Mrs. Albert Erickson of the town of Pigeon has been chosen as one of the 100 Wisconsin women, of every race and creed and almost every phase of activity, who will serve as the Committee on Wisconsin Women for the 1948 state centennial.

At the business meeting held at the Dresselhaus Cafe Thursday, the Pigeon Falls Town Club heard a report from the committee, consisting of Edwin Fremstad, Curtis Kaas and Arthur Dahl, appointed to study a proposed sewage plant.

Marguerite Sather, 11, of Chimney Rock, received a painful injury to tendons in her right leg at the ankle in an accident in Independence on Tuesday. Her leg was rubbed by a bus wheel when the accident occurred. She is now a patient at the Whitehall hospital.

The Arcadia Cooperative Association took over the management of the Nic Jensen store, having purchased the stock and business. They remained in the same location and the same personnel was retained by the new employer. Every aspect of the business was unchanged. 


February 2, 1922

On Tuesday, John B. Sabotta and George Waldera were before Justice Larson, charged with selling intoxicating liquor to two young men. It developed on trial that these boys obtained apricot extract, a flavoring extract containing 50 percent alcohol and sold in half-pint bottles. The district attorney in this case contended that the sale was under circumstances that it could not be said to be sold for flavoring purposes, but that the vendors had good reasons to believe that it would be used for beverage purposes. The justice agreed, and they were bound over to county court for trial.

A jolly bunch of Whitehall girls enjoyed a sleigh ride out to the home of Mr. and Mrs. E.A. Sletteland in Pigeon Falls Monday night. Most of the girls were attired in boys’ attire, and this afforded a great deal of amusement to the party.

A sleigh ride party from Blair came to the Archie Lowe home in Fly Creek Valley Sunday evening and stayed until Monday morning. They came with well-filled baskets and an oyster supper was served. The evening was spent in a most enjoyable manner.

The Arcadia girls played the Whitehall girls basketball team in Whitehall Friday evening, the score being 11 to seven in favor of Whitehall. Although the Whitehall girls had never played boys’ rules, they held down the Arcadia girls wonderfully.

Pleasantville — Gust Guse and his assistant, Ed Schroeder, collected taxes at the store Friday. A large majority of the taxpayers assembled and left with smiling faces, as they found their taxes much lower than they anticipated.

Mrs. Stephen Benusa died of burns received when the Benusa farm residence in Traverse Valley was destroyed by fire. 

Raymond Hesch, four-year-old son of Mr. and Mrs. Valentine Hesch of Waumandee, died of a broken neck when caging in a chicken coop fell over when he climbed on it while hunting eggs. 

Arthur Schultz left Arcadia for Heron Lake, Minn., to be employed as buttermaker in the creamery there. 

The Galesville Rod & Gun Club enjoyed its annual banquet and much enthusiasm was shown in the popular midwinter number. Two hundred people enjoyed the dinner in the city building on Jan. 16. Herbergs orchestra played the grand march as the guests ascended the staircase to the auditorium. Rev. C.H. Phillips evoked the blessing; W.S. Wadleigh was toastmaster; Mayor O.D. Witherbee gave the welcoming address and Senator E.F. Clark addressed the crowd.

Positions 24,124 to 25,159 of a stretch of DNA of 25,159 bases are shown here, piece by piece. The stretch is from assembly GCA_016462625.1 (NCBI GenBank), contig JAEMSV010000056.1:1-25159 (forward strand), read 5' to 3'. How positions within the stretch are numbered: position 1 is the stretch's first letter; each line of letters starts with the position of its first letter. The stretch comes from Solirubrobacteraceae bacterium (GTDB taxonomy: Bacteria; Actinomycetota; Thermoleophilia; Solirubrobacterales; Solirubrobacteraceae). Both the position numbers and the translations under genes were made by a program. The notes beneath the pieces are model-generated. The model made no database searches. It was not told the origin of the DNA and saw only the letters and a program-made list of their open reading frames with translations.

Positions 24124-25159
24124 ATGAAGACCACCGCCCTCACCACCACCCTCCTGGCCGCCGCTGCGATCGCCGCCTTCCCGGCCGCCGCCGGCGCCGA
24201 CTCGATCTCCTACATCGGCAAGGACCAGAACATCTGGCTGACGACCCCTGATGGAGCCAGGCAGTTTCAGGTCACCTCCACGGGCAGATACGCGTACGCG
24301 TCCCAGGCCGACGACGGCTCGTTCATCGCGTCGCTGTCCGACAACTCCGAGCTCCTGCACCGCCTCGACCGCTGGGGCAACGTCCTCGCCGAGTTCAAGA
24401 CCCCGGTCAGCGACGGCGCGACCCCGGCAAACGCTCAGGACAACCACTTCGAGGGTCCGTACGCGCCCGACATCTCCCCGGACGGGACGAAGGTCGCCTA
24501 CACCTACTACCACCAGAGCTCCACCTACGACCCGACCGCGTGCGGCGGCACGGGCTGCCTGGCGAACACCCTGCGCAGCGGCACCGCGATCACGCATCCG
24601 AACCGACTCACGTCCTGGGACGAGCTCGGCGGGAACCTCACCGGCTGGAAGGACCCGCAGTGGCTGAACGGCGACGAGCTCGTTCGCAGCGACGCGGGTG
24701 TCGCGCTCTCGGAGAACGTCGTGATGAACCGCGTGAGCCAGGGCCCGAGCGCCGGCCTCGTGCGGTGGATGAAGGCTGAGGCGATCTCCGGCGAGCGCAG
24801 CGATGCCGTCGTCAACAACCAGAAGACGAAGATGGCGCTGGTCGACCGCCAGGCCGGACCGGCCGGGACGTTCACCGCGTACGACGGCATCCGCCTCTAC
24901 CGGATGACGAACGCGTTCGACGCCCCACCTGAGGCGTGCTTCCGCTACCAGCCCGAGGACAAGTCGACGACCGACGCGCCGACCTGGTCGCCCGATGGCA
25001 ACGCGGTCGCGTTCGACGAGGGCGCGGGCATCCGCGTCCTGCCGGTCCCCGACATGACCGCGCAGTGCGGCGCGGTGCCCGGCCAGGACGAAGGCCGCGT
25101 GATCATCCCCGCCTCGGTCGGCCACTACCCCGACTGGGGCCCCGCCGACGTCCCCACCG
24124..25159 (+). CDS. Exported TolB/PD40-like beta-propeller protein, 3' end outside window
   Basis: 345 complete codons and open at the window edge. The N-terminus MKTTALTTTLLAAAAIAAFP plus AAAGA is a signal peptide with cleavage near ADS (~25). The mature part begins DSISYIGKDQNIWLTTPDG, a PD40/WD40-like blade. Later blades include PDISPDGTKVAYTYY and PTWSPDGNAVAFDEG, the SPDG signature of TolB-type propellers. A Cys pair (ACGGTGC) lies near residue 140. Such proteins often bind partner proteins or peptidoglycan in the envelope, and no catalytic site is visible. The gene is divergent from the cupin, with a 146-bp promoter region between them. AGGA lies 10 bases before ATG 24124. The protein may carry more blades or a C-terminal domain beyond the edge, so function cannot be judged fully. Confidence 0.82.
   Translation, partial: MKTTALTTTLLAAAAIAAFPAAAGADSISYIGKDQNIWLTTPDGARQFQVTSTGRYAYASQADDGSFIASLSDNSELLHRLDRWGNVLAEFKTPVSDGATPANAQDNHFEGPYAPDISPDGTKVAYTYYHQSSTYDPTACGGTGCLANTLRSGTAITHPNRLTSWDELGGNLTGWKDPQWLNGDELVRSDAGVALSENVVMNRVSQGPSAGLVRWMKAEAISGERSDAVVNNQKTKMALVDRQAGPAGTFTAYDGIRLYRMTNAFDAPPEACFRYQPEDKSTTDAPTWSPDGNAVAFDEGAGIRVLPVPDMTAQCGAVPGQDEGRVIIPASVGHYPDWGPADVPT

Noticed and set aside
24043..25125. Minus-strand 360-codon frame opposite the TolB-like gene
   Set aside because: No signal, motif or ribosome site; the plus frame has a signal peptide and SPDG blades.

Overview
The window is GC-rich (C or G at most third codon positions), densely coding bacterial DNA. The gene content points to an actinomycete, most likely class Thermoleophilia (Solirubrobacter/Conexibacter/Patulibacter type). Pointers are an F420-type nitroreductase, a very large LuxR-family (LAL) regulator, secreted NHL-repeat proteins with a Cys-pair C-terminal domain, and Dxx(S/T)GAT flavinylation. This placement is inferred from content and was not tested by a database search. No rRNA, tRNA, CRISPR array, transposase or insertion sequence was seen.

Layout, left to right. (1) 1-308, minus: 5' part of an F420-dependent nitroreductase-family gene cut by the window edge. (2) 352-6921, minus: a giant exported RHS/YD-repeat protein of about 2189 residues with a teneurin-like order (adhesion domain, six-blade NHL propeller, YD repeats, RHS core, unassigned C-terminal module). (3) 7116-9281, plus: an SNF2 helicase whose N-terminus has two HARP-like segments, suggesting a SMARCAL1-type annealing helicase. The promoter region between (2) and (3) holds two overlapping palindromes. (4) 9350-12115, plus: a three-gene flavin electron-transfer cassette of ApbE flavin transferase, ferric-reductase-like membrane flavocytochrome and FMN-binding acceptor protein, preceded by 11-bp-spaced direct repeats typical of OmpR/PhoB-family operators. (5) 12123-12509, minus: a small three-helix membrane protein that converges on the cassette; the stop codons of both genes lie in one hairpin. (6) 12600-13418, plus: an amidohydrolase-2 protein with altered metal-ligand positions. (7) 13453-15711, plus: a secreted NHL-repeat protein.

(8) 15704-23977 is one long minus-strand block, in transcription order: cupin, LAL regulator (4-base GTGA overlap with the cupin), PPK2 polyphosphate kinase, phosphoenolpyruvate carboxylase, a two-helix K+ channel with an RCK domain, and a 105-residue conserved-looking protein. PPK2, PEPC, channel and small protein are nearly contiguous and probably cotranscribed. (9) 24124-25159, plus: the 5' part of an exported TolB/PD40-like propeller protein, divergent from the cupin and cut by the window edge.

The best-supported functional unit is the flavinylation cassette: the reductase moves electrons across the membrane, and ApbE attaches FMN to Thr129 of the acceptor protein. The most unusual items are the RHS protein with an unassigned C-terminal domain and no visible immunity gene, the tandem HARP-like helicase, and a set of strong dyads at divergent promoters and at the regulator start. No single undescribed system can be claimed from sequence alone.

Hook Ladder Co. No. 1 of Galesville Fire Department elected the following: Foreman John Johnson, G. Schlichemmauer, Edward Anderson, Hjalmer Anderson, Will Rall, Henry Gelder, Harry Sturdevant, J.S. Spors. Hose Co. 1 elected: Foreman Carl Anderson, W.F. Barenthikn, Charley Hallenger, J.M. Koehler, John Veir, Ole Sagen. 


January 28, 1897

George Scott is home from a tour of the west and has some hair-breadth escape stories to tell of that snow-bound section.

The oyster supper which was to have been held at the M.E. church tomorrow his indefinitely postponed on account of the weather.

Sheriff Jensen has revoked the appointment of H.H. Beach as turnkey and will perform this duty himself, preferring to take all the responsibility of the custody of prisoners at the jail. Mr. Beach will continue in the capacity of deputy sheriff.

The fire bell rang Friday morning and the hose company hastened to the tenement occupied by Christena Engebretson on North Adams Street, where flames were just starting in the roof around a stovepipe chimney. It was quickly extinguished, and little damage done.

There was no school Monday owing to the freezing of one of the pipes and bursting of a coupling. The damage was repaired by Thompson and Bakken, and school resumed Tuesday.

The Odd Fellows and Rebekahs, and many friends of the host and hostess from outside those orders, were pleasantly entertained last Friday night by Mr. and Mrs. N.L. Fredrickson at their new home in the south part of the village.

Undersheriff Merwin was up yesterday with a tramp by the name of Ray, who was arrest at that place and supposed to be insane. He was brought before Judge Odell on an application to commit to the asylum. Drs. Parker and Sonnickson examined the fellow and pronounced him sane, and he was allowed to depart.

Blair — The Herried Manufacturing Co. has purchased two acres of land from Mrs. Short, lying on the track east of the village limits, for factory purposes. They will commence work soon on the building for their plant for the manufacture of butter tubs.

Independence — The cable between the mill and Sprecher’s elevator broke Thursday and will inconvenience them considerably until it can be repaired.